Rebecca Chopp, Swarthmore College

Rebecca ChoppPresidents must be utopian realists. The act of education requires abundant hope for human growth and for a better world. But our visions must be grounded in a realism that allows us to convert challenges into opportunities by turning them inside out.

Technology, finances, changing demographics, and transformations in knowledge are among the pressing issues that I believe we will eventually translate into opportunities. But for now I worry about the public mistrust of education and the crushing of the social promise of education, a promise we have so long cherished and that has for so long served our country well.

The traditional social purpose of liberal education as the nurturer and protector of freedom to think critically and creatively and to cultivate democratic community is routinely ignored. As the nation becomes more diverse and more global, the need to highlight the link between the liberal arts and democracy—as well as the necessity of articulating the importance of the liberal arts for the twenty-first century for communities, careers, and personal satisfaction—is paramount.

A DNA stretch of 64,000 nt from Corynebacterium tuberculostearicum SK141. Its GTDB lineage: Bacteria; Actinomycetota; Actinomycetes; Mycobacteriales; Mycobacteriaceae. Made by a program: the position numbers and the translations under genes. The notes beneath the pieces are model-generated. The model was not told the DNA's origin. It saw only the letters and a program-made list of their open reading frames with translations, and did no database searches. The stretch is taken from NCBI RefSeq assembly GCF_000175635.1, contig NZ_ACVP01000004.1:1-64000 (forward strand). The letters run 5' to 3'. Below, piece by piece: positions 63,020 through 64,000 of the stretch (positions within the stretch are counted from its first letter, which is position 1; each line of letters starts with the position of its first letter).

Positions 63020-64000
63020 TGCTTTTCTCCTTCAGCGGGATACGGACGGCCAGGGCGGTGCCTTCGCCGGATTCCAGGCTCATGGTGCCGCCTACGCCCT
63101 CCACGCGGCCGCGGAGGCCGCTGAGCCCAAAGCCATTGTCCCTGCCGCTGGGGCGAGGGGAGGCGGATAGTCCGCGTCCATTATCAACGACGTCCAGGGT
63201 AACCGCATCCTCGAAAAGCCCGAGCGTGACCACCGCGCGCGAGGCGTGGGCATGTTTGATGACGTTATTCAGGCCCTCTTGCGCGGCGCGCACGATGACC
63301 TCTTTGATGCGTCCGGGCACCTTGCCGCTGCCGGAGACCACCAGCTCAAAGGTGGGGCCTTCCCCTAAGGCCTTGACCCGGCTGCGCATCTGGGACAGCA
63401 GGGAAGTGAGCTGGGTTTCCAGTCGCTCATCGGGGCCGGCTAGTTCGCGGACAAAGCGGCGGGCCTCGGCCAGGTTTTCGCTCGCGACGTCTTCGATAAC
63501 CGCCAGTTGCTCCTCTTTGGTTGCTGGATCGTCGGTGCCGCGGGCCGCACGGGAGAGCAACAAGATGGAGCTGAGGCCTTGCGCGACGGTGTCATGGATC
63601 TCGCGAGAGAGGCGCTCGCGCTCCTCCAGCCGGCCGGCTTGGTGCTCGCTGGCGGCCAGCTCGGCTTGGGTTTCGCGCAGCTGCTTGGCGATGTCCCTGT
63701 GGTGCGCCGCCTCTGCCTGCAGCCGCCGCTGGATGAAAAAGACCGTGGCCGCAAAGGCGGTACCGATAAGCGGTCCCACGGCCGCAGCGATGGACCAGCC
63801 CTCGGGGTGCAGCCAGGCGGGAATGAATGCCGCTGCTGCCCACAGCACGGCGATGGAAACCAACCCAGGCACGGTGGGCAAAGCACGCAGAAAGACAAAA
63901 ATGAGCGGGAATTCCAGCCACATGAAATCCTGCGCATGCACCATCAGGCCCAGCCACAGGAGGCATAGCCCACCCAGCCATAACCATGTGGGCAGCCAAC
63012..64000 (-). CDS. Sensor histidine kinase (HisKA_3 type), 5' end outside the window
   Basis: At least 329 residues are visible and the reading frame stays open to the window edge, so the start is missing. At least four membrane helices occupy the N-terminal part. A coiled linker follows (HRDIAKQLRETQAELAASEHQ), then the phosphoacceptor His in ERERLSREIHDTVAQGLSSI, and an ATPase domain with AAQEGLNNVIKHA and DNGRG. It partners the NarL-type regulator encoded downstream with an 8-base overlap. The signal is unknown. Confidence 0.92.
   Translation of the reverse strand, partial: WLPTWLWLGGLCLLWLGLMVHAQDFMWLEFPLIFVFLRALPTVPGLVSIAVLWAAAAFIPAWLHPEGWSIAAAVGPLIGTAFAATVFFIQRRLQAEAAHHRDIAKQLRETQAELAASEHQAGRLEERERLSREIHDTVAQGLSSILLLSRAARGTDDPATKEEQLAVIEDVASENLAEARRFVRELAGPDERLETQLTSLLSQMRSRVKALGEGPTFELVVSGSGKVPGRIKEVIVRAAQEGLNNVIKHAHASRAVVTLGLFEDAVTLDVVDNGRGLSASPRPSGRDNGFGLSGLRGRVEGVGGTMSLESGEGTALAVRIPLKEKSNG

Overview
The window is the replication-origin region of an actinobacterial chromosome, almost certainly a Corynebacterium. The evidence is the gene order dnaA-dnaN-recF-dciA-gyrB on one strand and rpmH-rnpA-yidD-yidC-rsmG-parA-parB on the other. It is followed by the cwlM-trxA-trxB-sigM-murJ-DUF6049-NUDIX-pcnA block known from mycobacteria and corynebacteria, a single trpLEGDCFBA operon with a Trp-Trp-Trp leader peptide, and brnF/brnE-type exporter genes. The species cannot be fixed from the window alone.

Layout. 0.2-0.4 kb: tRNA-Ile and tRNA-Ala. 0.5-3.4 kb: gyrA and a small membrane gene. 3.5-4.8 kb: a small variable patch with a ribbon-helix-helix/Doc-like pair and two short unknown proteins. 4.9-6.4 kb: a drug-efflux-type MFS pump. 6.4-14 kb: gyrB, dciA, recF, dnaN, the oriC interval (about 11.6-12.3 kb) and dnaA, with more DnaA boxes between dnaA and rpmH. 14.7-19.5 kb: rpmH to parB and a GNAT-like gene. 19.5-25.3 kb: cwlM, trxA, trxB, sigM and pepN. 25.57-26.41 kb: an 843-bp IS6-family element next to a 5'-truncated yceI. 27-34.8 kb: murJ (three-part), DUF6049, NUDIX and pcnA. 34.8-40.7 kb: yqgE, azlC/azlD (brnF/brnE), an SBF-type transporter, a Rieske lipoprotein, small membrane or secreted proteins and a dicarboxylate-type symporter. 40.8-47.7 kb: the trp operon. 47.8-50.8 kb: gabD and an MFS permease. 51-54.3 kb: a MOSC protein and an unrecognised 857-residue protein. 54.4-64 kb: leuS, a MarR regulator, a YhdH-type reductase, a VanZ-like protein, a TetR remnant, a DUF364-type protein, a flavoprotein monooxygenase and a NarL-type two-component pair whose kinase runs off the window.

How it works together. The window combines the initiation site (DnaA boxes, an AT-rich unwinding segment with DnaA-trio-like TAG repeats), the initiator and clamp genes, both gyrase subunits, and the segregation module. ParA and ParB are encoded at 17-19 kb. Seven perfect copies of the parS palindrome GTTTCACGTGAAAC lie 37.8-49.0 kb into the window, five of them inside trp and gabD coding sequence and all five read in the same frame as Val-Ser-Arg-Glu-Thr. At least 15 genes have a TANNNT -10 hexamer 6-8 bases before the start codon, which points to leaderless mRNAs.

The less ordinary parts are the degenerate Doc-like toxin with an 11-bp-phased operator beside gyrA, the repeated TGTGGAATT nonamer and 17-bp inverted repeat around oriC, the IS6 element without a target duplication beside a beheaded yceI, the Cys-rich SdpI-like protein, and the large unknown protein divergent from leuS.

I fear that the social purpose of education, the seedbed of freedom, has been replaced by the belief that education is a consumer good whose value is now often equated with cost. If we cannot debunk this shallow belief, we will weaken our communities, short-change our democracy, and gut our innovations in the arts, in the sciences, in politics, and in countless other fields.

Rebecca Chopp, President, Swarthmore College

Swarthmore College